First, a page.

Part of what makes a graphic novel more novel than novelty is the fact that it can be used to discuss and appreciate the nature of literature in a relatively accessible format. A great graphic novel can be just as challenging, thought provoking, and structured as anything else we consider traditionally as literary canon. One of the consistent contributions to this blog will be an examination of literary techniques, theory and analysis of my humble library of graphic novels, manga and films.
The term of the day is Horizon of Expectations!
Horizon of Expectations (HoE) is used to discuss the nature of how a work can be read and interpreted differently as a result of the shift in culture and ideals (zeitgeist). It can also be further personalized to how the reader’s own literary history and knowledge factors into a particular reading; our perspective, personal experience and our own set of knowledge contributes to our general sense of understanding. Additionally, while an author may write about an idea that is controversial for it’s time, it may have less impact for someone who is well versed in that idea, or the issue may have run it’s course, and no longer retains the impact that it once did. HoE is mostly for literary analysis and criticism; to discuss it provides us with arguments about relevance, intent, cultural impact, etc.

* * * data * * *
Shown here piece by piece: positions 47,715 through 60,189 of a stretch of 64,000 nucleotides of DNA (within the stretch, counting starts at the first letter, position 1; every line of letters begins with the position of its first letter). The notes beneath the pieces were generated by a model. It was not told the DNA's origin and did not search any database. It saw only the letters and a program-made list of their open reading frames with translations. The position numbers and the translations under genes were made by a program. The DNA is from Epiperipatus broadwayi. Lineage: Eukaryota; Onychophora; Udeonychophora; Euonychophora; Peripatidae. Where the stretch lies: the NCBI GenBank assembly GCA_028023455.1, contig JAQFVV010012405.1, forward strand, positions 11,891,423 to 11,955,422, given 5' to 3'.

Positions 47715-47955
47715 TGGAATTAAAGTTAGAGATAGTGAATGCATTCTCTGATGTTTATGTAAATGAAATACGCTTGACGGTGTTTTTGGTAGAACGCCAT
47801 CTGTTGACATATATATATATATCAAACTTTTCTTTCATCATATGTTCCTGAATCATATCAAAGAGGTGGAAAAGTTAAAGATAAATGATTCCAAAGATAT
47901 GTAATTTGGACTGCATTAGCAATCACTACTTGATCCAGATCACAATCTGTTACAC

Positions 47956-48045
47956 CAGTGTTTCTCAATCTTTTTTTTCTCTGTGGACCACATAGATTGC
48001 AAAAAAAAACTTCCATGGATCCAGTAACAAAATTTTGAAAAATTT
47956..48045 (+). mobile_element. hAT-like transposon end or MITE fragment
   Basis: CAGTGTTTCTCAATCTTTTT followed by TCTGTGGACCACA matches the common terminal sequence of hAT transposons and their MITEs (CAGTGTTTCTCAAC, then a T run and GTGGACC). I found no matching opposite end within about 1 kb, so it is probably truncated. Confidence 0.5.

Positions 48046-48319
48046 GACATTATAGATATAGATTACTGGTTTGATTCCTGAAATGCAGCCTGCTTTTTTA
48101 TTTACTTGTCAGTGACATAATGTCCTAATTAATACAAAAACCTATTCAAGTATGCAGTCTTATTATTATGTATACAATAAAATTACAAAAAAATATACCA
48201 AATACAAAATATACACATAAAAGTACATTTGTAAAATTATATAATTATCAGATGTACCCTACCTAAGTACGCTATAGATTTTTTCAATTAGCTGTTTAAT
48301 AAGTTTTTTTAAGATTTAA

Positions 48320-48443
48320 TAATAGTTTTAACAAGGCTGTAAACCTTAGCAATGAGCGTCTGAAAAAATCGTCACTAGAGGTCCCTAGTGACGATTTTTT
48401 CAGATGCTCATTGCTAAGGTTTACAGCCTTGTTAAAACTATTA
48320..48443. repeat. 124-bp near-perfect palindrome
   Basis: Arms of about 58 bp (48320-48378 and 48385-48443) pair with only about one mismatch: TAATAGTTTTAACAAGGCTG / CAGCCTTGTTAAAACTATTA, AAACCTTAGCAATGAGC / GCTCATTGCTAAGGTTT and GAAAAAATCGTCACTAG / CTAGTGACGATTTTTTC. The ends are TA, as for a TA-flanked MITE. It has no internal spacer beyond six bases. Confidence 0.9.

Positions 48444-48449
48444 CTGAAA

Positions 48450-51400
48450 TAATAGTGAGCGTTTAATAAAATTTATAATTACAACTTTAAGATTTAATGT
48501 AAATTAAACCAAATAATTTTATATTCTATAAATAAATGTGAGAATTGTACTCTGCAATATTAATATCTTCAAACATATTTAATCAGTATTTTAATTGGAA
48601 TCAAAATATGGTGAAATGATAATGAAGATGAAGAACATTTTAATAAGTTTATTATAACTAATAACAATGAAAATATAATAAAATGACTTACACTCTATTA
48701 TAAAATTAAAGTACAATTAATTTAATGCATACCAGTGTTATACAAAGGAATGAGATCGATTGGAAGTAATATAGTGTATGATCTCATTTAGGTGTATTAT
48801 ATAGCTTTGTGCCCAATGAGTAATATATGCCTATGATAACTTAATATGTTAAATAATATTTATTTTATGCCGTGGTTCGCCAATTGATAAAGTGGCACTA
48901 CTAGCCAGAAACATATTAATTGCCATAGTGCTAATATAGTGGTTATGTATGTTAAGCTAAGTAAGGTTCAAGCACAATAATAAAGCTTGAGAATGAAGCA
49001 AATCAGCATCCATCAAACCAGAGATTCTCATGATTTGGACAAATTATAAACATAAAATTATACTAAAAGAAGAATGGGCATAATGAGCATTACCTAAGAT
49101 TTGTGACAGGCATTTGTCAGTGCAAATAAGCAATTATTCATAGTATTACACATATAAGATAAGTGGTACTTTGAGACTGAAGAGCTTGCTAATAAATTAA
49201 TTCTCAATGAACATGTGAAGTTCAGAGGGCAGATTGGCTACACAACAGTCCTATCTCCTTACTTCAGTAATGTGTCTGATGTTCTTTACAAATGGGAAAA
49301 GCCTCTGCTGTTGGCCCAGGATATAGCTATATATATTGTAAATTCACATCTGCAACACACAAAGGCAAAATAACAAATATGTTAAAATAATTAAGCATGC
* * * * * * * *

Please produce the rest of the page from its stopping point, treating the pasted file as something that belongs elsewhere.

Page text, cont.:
A few nights ago, a few friends and I were talking about Wonder Woman, and the upcoming film which will star Gal Gadot. While I am a personal fan of the choice, it brought up a bit of contention which boiled down to how our personal points of view often mar our perception of certain actors who portray characters (Interestingly enough, this topic also came up in a recent DC podcast). It also stemmed from a simple perception of who the character is to us, as we each have a different iteration in mind (Comic Book Resources has brief visual history of Wonder Woman). While each of us had our personal opinion on who Wonder Woman is and who would best portray her, it is our personal experiences that we bring into our arguments, all of which have merit (even if we know we’re convincing no one).